posted on The Hill
The United States has a trade problem; we buy more goods than we sell to foreign nations. President Trump contends that our trading partners treat us “unfairly.” This is a misperception of the problem. The issue is not that our trading partners treat the U.S. unfairly, they just treat other countries better.
They do so through a network of so-called free-trade agreements (FTAs). That term disguises the actual effect of the FTAs, which has little to do with free trade. They should be called “preferential-trade agreements.”
Through these agreements, the parties offer each other tariff levels lower than those charged to parties outside of the agreement. Most of these agreements also deal with non-tariff barriers, establish mutual-recognition agreements for regulated products and establish procedures for conflict resolution.
The World Trade Organization (WTO), which sets the general trade rules, has tallied 447 bilateral and regional trade agreements. The United States is party to only 20 of these agreements. In other words, we do business in a world with an expansive preferential-trade network from which we are excluded.
As other countries enter into more of these agreements, we are more isolated. Unfortunately, President Trump’s new tariffs, combined with the threat of additional tariffs, have prompted a surge of new trade deals that exclude the United States. Since he took office, 17 new preferential-trade agreements have been registered with the WTO.
The newest preferential-trade agreement is between the EU and Japan. It creates a trade zone that, once it is ratified, will cover 30 percent of world trade by value. In truth, the deal has been in the works for years, but new U.S. protectionist trade policies prodded negotiators to move quickly.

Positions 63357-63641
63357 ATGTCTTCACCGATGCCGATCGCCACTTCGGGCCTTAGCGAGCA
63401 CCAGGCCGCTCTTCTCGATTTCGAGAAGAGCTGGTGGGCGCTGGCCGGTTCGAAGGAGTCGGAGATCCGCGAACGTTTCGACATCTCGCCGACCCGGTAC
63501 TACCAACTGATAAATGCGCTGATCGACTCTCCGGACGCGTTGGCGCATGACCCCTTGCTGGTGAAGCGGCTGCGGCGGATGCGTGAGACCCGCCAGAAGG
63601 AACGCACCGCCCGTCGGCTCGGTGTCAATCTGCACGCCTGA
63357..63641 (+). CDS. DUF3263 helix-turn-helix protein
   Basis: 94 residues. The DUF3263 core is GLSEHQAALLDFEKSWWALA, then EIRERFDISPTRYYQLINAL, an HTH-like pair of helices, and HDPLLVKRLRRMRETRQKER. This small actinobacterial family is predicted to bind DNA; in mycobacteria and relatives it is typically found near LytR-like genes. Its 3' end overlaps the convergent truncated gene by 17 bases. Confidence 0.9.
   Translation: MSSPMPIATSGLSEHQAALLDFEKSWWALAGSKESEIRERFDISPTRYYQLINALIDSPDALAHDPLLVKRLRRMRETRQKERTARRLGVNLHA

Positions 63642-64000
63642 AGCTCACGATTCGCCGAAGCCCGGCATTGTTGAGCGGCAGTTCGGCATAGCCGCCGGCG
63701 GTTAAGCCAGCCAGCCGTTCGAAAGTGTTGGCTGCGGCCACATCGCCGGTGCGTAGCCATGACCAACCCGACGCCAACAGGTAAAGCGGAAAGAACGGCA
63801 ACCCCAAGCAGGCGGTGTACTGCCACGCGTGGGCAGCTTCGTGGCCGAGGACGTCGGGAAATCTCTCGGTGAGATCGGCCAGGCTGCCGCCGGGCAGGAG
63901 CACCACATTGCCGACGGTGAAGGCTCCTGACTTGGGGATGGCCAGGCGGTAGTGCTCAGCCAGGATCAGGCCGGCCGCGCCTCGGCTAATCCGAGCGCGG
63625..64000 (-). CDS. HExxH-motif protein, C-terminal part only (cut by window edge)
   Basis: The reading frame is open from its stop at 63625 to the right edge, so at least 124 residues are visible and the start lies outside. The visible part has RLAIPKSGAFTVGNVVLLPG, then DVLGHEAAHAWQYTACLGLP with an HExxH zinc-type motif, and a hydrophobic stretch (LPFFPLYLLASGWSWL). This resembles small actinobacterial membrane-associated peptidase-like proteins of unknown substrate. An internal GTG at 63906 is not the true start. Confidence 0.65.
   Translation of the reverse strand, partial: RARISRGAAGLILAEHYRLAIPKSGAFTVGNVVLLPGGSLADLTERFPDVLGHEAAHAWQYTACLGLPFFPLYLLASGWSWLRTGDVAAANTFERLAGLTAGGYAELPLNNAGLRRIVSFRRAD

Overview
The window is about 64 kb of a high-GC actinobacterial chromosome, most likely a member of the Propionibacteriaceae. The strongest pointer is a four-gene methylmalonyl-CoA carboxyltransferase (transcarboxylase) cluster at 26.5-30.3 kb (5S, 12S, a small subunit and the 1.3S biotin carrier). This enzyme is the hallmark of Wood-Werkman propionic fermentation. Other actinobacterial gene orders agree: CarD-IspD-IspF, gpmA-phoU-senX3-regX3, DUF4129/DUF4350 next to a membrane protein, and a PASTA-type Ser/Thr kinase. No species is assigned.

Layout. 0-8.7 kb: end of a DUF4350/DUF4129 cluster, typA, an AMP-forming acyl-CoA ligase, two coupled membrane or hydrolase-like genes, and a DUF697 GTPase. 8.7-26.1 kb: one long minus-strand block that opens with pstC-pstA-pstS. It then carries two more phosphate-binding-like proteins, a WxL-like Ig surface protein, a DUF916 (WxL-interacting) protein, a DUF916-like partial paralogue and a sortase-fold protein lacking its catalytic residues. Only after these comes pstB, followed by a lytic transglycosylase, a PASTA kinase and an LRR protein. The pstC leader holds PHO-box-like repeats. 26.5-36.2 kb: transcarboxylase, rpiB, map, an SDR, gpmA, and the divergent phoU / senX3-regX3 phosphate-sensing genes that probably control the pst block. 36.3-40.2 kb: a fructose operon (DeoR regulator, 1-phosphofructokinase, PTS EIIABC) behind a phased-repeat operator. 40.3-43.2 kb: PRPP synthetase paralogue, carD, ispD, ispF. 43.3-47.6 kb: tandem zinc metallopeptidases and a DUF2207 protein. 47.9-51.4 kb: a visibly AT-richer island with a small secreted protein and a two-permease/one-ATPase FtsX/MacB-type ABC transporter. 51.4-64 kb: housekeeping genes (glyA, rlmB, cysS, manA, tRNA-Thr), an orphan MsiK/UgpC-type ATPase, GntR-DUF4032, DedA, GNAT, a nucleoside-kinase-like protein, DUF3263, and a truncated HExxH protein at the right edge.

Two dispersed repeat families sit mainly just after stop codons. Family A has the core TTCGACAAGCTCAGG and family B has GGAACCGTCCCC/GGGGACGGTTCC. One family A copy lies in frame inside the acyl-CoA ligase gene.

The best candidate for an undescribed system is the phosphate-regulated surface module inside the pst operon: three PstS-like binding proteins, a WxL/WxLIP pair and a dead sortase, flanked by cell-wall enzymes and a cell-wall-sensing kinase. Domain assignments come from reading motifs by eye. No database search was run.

The pact will provide some relief to Japan and the EU in the event the U.S. places tariffs on automobiles and other goods and services. It’s also another blow to U.S. farmers, who had hoped to increase exports to Japan and Europe to compensate for lost sales to China.
The largest new preferential agreement is the Comprehensive and Progressive Agreement for Trans-Pacific Partnership (CPATTP), which links 11 countries representing 13.4 percent of the global gross domestic product ($13.5 trillion aggregate GDP) into a single network.
This has the potential to become the world’s largest trade agreement. Currently, it is second to the North American Free Trade Agreement (NAFTA), which may wither if the U.S., Mexico and Canada fail to modernize the pact.
CPATTP is often called TPP-11 because it replaces the 12-member Trans-Pacific Partnership (TPP) that would have included the United States had we not pulled out of it. Had the original version of TPP gone into force, it would have reduced tariffs paid by U.S. exporters on 16,000 manufactured products.
It would also have significantly lowered tariffs on U.S. agricultural exports and improved market access for thousands of U.S. products.
China seeks trade agreements with its neighbors, as well as with Australia, New Zealand, Africa, Latin America and Europe.
Several Latin American countries are looking for new agreements along the Pacific Rim, while Latin American countries on the Atlantic Coast are looking for agreements with the EU. In fact, most countries are working on new trade agreements.
It would be a mistake to conclude that other countries do not want trade agreements with the United States. They do, but we refuse to move forward primarily because our politicians can’t make the case for trade. Instead, our leaders look for a simplistic answer to this very complicated problem.
It is easy to say that a certain thing — such as a trade agreement — is the problem. It is more difficult to make the case that the absence of a thing is the problem.
I would love to hear our politicians say: “The problem is not the trade agreements that we do have; the problem is the agreements that we do not have.”
To alleviate our trade deficit, we must enter into new bilateral and regional trade agreements that will address the tariffs that our exporters face and improve our access to foreign markets. If we remain aloof from this preferential-trade network, we cannot solve our problems.
Ambassador Richard Holwill served as U.S. Ambassador to Ecuador from 1988 to 1989 and has served in several senior positions at the U.S. State Department. He is co-chair of the U.S. Chamber of Commerce’s Trade Task Force.